Wouldn’t it be grand if, on Tuesday night, just as the All-Star game was getting underway, an unrelenting thunderstorm blanketed New York City and forced the postponement of this annual parade of sports celebrities? Sorry to be a killjoy, but after listening to promos on ESPN, Fox and YES for the exhibition contest this past month, I’m tempted to watch a movie or one of those obscure Japanese channels on cable rather than endure the endless teary-eyed tributes to Yankee Stadium that have consumed more airtime than even the presidential campaign. I’m as sentimental about the history of baseball as the next schlub, and have seen more games at the Stadium than any other ballpark, but aside from the well-deserved tribute to late Bobby Murcer—who was unfortunate enough to be dubbed the second coming of Mickey Mantle and played for the Yanks during their blessed fallow period in the mid-late 60s and early 70s—the continuous blather about the final season at one of America’s great “cathedrals” that’s guaranteed to be spewed that night promises to be nauseating.
Unlike the demolition of Shea Stadium, which is a dump where the only seats that won’t cause a crick in your neck are directly behind home plate, there was no reason for the Yanks to move across the street except for the extraordinary new stream of revenue it’ll bring the Steinbrenner family. When the new Yankee Stadium opens next year—a replica of the current one—the only difference for fans will be the increased cost of attending a game, with prices so high that going to a ballgame will nick your wallet more than a Broadway play.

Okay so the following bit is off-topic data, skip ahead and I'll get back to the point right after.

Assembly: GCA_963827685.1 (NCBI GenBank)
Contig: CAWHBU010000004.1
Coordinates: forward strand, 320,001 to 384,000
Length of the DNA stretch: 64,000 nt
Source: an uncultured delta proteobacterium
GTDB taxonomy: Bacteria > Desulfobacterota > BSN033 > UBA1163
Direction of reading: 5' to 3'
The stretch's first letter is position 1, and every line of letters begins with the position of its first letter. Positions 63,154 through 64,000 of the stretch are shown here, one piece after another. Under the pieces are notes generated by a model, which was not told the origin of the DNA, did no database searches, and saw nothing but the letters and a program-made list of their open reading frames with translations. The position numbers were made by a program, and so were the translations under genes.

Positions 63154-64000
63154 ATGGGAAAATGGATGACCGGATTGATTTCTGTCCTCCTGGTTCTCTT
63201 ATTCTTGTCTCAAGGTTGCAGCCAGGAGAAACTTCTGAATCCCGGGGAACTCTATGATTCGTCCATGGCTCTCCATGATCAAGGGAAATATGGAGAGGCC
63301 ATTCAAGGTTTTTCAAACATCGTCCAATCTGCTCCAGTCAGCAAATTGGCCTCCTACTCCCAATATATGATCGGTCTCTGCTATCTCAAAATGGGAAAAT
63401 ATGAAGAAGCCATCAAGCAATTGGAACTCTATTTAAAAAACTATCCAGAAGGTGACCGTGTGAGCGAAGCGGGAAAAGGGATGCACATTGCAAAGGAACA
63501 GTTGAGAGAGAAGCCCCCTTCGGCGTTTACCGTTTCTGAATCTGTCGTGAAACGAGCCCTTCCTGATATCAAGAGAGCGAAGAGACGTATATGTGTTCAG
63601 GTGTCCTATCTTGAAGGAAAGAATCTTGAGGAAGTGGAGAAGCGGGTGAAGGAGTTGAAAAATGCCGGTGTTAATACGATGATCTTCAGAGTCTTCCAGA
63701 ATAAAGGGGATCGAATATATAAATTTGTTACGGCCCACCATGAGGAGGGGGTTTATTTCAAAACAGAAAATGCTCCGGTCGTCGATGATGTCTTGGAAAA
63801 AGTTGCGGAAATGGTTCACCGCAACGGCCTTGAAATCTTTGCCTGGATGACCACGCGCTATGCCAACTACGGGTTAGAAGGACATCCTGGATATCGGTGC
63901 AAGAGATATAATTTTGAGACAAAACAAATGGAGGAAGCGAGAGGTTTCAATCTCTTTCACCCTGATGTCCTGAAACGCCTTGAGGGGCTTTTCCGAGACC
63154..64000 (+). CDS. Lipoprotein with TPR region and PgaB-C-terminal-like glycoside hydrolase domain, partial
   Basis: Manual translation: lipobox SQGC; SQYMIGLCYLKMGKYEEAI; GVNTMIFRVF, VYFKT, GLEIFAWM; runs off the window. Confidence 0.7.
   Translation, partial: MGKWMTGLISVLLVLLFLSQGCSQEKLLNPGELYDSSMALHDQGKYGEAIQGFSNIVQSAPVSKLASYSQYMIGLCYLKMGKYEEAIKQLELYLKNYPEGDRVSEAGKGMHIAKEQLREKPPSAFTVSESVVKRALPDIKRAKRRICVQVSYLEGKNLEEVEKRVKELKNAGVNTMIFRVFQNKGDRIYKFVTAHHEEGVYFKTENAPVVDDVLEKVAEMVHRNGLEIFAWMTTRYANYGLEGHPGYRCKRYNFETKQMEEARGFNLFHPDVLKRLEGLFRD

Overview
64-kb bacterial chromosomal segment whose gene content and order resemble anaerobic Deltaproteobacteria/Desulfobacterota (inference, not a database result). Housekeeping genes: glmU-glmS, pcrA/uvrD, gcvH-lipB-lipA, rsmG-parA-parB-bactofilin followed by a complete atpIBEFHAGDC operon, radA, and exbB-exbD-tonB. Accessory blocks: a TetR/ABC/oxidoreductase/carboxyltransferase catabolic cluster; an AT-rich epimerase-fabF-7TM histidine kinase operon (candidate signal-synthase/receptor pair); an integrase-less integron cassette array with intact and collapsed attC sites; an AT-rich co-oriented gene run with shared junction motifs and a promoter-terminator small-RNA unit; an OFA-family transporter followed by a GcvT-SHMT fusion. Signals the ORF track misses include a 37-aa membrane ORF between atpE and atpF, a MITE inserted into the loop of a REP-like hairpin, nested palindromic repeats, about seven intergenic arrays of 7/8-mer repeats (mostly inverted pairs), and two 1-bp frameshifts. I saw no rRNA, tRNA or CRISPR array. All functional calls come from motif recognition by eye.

In The New York Sun last week, Thomas Hauser put this grab for dollars—and let’s not forget that New York taxpayers will bear some of the brunt—into perspective. He wrote: “The original stadium once seated 71,699 fans for baseball. Its current capacity [after a facelift in the mid-70s] is 57,545. The new stadium will accommodate 55,000 [actually a few thousand less]. More significantly, it will be constructed in a way that positions the most expensive suites at field level. That’s like the Vatican tearing down St. Peter’s Cathedral to build a new house of worship with a Jumbotron and luxury pews. The new Yankee Stadium will have 1,800 ‘legends’ seats at prices ranging from $2,500 to $5,000 per seat per game. Those prices are obscene.”
I certainly have nothing against the profit motive, and although owner George Steinbrenner was in his heyday an often entertaining tabloid buffoon, give him credit for spending millions upon millions not just for the sake for attendance totals but because he wanted to the Yanks to win every year, which is what one would expect from a wealthy man who acquired a franchise as the fulfillment of a childhood dream.
What sticks in my craw is that building a new Yankee Stadium is just so unnecessary: sure, the current venue could be spruced up—hiring a new, and better-paid, fleet of enthusiastic concession stand employees would be an immense improvement, since right now you can miss two innings standing on line for a beer and pretzel—but with over four million spectators watching the Yanks play every year now, you’d think this could be done without passing down the cost to already-strapped customers. Hauser’s mostly correct when he says, “The new Yankee message isn’t ‘bring your kids.’ It’s ‘bring your clients.’”